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An image of Dish with design of five red bats by Jingdezhen ware

Jingdezhen ware

(China  – )

Dish with design of five red bats
Other titles:
Dish with design of five red bats flying around a fruiting peach tree
Place of origin
JingdezhenJiangxi ProvinceChina
Yongzheng 1723 - 1735Qing dynasty 1644 - 1911 → China
Media category
Materials used
porcelain with underglaze blue and overglaze enamels in the 'doucai' style

3.2 x 15.5 cm

Purchased 1965
Accession number
Upper Asian gallery
Further information

The little dish is from the second quarter of the 18th century, also made at Jingdezhen. Part of an Imperial service, it was made during the Yongzheng period (1722-35), the six character mark of which is written beneath the base in precise calligraphy typical of the period.

It is of a quality which is looked for in Imperial pieces of a period when technical perfection was achieved.

The style of decoration is known as 'doucai' (contrasting colours). The design is outlined in pale underglaze blue and filled in with washes of transparent enamel colours. It was a style for which the 15th century Chenghua period was famous and it was revived briefly late in the Kangxi period and into the Yongzheng.

Decoration on Chinese porcelain made for native consumption is never meaningless and this dish is of particular interest on account of the complex symbolism of the decorative motif.

The seascape represents the Daoist 'Isles of the Blessed' washed by the waters of the 'Eastern Seas'. The peaches are symbolic of longevity and this is reinforced by the 'shou' (longevity) character superimposed on four of the peaches on the reverse side. Bats symbolise happiness and five bats the "Five Blessings" (wu fu) - longevity, riches, serenity, the cultivation of virtue and the completion of a life's work. Moreover, in Chinese 'red' is a homophone for 'vast' (hong) and thus there is added significance in five red bats.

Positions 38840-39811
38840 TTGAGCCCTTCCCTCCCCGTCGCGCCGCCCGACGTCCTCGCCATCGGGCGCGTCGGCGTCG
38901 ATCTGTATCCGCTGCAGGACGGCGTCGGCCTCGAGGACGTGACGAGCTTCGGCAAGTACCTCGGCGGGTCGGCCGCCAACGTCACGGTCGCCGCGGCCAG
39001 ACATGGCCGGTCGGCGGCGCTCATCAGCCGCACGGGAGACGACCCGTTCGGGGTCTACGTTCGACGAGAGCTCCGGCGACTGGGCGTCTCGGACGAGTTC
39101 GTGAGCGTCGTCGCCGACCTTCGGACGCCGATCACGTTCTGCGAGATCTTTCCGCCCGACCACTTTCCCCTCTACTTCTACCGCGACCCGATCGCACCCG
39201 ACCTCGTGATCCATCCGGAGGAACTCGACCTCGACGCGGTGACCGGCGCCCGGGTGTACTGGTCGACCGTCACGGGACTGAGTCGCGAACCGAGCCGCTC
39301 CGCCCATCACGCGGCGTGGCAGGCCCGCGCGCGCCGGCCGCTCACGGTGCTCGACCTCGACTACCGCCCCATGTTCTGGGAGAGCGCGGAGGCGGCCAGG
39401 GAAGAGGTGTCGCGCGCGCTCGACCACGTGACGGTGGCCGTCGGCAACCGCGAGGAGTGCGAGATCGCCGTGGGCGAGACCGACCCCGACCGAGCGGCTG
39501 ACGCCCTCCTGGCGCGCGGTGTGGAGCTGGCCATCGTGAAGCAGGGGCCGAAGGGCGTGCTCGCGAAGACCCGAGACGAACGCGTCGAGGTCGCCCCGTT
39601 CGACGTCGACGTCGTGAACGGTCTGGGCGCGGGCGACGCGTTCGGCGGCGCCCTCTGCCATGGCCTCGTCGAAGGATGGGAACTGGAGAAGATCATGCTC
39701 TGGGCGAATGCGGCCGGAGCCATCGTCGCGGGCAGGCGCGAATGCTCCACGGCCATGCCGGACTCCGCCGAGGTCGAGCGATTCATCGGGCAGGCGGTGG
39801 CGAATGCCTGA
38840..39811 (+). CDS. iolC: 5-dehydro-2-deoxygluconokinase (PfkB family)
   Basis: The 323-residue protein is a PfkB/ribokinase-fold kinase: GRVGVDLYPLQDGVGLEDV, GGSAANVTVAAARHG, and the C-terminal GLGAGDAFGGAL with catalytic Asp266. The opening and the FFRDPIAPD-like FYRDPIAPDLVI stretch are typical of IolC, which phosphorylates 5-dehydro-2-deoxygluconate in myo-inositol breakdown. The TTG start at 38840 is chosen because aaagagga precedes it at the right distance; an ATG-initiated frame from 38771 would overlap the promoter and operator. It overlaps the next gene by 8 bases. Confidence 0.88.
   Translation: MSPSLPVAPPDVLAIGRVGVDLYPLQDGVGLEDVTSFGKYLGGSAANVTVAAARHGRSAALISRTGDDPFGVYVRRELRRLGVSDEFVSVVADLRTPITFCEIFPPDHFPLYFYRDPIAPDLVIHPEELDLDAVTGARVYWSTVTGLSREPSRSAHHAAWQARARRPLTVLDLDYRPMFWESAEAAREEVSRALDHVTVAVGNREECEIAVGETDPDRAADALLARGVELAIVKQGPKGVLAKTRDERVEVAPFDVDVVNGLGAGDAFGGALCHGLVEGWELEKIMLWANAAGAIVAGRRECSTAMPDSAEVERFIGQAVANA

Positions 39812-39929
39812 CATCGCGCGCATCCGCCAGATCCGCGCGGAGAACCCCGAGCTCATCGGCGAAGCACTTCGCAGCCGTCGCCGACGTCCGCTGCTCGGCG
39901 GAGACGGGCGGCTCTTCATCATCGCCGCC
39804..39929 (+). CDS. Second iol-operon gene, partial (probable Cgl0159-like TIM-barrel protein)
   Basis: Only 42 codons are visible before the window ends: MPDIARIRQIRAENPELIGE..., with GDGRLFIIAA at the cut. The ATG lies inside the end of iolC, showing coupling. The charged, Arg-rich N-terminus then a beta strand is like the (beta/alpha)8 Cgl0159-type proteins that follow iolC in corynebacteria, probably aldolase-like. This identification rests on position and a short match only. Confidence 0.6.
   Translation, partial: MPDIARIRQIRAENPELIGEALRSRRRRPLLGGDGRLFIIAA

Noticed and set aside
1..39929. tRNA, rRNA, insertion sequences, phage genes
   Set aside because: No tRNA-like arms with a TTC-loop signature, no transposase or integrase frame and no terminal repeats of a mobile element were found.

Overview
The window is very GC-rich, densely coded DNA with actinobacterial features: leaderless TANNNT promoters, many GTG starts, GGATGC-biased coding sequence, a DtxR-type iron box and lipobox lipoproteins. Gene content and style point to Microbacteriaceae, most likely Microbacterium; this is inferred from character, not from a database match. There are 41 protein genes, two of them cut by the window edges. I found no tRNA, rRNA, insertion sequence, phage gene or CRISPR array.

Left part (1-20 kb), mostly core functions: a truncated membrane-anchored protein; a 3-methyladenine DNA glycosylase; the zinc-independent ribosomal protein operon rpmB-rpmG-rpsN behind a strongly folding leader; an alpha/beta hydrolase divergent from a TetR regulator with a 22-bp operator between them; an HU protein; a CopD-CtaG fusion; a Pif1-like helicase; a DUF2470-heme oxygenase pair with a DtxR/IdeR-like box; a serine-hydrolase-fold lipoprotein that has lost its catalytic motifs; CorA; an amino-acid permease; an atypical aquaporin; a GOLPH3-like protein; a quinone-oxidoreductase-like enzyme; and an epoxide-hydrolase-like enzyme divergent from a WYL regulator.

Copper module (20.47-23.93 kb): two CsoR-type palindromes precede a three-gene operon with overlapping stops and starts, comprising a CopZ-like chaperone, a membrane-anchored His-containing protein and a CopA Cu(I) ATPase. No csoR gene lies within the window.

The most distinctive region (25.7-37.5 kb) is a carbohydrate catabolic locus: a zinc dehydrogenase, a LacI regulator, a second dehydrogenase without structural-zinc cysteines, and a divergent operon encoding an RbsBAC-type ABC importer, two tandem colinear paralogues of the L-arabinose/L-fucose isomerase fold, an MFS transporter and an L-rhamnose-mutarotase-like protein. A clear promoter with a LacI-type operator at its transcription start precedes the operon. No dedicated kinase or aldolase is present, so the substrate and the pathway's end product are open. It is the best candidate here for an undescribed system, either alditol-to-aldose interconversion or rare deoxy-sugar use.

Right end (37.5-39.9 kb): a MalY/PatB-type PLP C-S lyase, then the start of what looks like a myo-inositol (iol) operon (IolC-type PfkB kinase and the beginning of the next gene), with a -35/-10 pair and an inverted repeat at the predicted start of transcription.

It is a delightful example of the use of enamel colours in combination with underglaze blue and also of the symbolism of decorative motifs on Chinese porcelain.

J.H. Myrtle, 'Chinese Ceramics', AGNSW Quarterly, July 1965. pp.246-247.

Bibliography (5)

Mr V V W Fretwell, Mr L G Harrison, Ivan McMeekin and J. Hepburn Myrtle (Compilators), Chinese ceramics, Sydney, 1965, 28, 48 (illus.). 120, plate no. 32b

J. Hepburn Myrtle, Chinese porcelain of the Ming and Ch'ing dynasties, Sydney, 1977, 9, 31. 60. See Further Information for text.

J.H.Myrtle, Art Gallery of New South Wales Quarterly, 'Chinese Ceramics', pg. 246-247, Sydney, Jul 1965, 246, 247 (illus.).

Jackie Menzies and Edmund Capon, Asian Collection Handbook, Art Gallery of New South Wales, 'Chinese Porcelain', pg. 30-41, Sydney, 1990, 38 (illus.).

Jackie Menzies (Editor), The Asian Collections Art Gallery of New South Wales, 'The Marvel of Porcelain', Sydney, 2003, 119 (colour illus.).

Exhibition history (3)

Chinese Ceramics, Art Gallery of New South Wales, Sydney, 11 Aug 1965–12 Sep 1965

Chinese porcelain of the Ming and Ch'ing dynasties, Art Gallery of New South Wales, Sydney, 18 Feb 1977–26 Jun 1977

Conversations through the Asian collections, Art Gallery of New South Wales, Sydney, 25 Oct 2014–05 Sep 2015